Baby Bee, Mama Bear, Postpartum & Mama Care

Why I Decided to Stop Stressing About My Baby’s (lack of) Sleep Schedule

If I had a penny for every time someone asked me if my baby was sleeping well, I’d be a very wealthy woman. Sleep is perhaps the hottest topic when it comes to babies. Are they sleeping through the night? Do they nap well? Do they go down on their own? From day one, parents are under an enormous amount of pressure to coach their baby into being the perfect sleeper.

I myself fell prey to the constant barrage of questions about Baby Bee’s sleep and lost many nights of sleep over whether or not we were doing it right. I read all the recommended resources about how long your baby should be awake, how long they should sleep at each nap, and how you should be putting them down drowsy but awake. I tried the sleep schedules, tried keeping her up longer, putting her down sooner, but no matter what I did she would typically only nap for 30-60 minutes, tops. I took this as a sign that I was a terrible parent, and so I stressed some more.

And then, one day, I decided to stop stressing about it. After feeling like a failure for so long because my six month old wasn’t “on a schedule” yet and didn’t take long naps during the day, I decided that I didn’t care. At her age, babies should be getting an average of 11-12 hours of sleep at night and another 2-3 during the day. Even with our lack of strict daytime schedule, she is typically asleep for the night by 7:00-8:00pm and up by 6:00-7:00am. Sure, she has 1-3 night wakings depending on growth spurts and teething, and every once in a while she’ll be up for 2 hours in the middle of the night, but for the most part she gets her full 11 hours of sleep each night. And, yes, she still only naps for 30-45 minutes most days, but she does so 3-4 times a day.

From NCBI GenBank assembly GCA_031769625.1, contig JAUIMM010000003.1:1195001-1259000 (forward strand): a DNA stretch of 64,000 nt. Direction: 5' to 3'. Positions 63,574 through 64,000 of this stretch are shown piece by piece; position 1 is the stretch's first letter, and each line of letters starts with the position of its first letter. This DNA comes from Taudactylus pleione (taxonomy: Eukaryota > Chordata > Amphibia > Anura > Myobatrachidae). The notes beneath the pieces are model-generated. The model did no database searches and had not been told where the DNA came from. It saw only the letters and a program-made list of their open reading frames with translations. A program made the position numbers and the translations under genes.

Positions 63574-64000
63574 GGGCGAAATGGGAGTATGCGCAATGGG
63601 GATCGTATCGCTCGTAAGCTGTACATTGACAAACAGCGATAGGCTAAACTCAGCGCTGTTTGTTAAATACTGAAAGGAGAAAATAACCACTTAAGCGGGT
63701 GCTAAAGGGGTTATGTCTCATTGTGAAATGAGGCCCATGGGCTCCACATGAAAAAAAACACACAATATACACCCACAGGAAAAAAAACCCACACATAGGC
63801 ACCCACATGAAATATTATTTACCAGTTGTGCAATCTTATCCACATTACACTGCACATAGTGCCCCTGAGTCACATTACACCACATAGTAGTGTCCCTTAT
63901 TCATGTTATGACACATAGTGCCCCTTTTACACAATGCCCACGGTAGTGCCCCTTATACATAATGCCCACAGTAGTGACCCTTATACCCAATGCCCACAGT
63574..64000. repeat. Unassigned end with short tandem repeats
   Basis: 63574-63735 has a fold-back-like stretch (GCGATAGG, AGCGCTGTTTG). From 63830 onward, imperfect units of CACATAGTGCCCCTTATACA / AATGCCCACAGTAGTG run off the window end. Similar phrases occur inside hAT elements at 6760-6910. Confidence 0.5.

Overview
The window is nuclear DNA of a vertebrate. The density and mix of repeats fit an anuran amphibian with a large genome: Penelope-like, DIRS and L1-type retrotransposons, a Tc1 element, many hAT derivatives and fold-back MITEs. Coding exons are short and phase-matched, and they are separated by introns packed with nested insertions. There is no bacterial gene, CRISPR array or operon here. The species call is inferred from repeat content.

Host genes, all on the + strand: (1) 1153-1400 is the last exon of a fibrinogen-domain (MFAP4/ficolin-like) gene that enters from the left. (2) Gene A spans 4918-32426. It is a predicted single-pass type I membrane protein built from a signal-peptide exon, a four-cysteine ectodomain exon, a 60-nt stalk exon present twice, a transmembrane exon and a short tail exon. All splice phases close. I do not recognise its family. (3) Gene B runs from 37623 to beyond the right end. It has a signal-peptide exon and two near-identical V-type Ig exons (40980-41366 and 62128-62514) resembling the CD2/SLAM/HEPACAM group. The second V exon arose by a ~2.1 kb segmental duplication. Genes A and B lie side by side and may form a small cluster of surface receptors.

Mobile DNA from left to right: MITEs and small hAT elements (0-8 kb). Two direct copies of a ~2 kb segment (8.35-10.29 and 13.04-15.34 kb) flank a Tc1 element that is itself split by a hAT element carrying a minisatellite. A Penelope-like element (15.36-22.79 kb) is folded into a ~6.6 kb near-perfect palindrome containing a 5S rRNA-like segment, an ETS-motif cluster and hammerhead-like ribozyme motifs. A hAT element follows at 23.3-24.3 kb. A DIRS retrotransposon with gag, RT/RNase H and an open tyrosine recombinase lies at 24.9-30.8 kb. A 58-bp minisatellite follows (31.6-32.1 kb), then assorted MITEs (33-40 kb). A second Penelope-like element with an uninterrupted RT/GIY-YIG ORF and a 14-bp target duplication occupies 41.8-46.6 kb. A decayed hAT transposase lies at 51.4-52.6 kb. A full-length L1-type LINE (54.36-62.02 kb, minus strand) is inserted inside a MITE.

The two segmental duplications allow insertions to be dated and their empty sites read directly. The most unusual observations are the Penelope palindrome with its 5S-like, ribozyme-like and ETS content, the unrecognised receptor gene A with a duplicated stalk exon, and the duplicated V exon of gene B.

What I realized is that it wasn’t that her sleeping pattern wasn’t working for her – it’s that it wasn’t convenient for me. Not being able to plan things out in advance because my baby naps at slightly different times everyday can make seeing friends really tricky. And not having more than 30 minutes to check things off my to-do list or just breathe can be really hard on me sometimes. But that is part of raising an infant – learning that it’s not all about you anymore.

So now we have a daily routine. Although our daily activities may unfold at slightly different times, we do the same things each day and in the same order. This helps her to know when naptime is coming and it helps me to cope with the lack of clock-based schedule. I still get to see friends (it’s just planned within a certain window of time as opposed to specific meeting time) and I still get chores done, with time blocked out for me each day.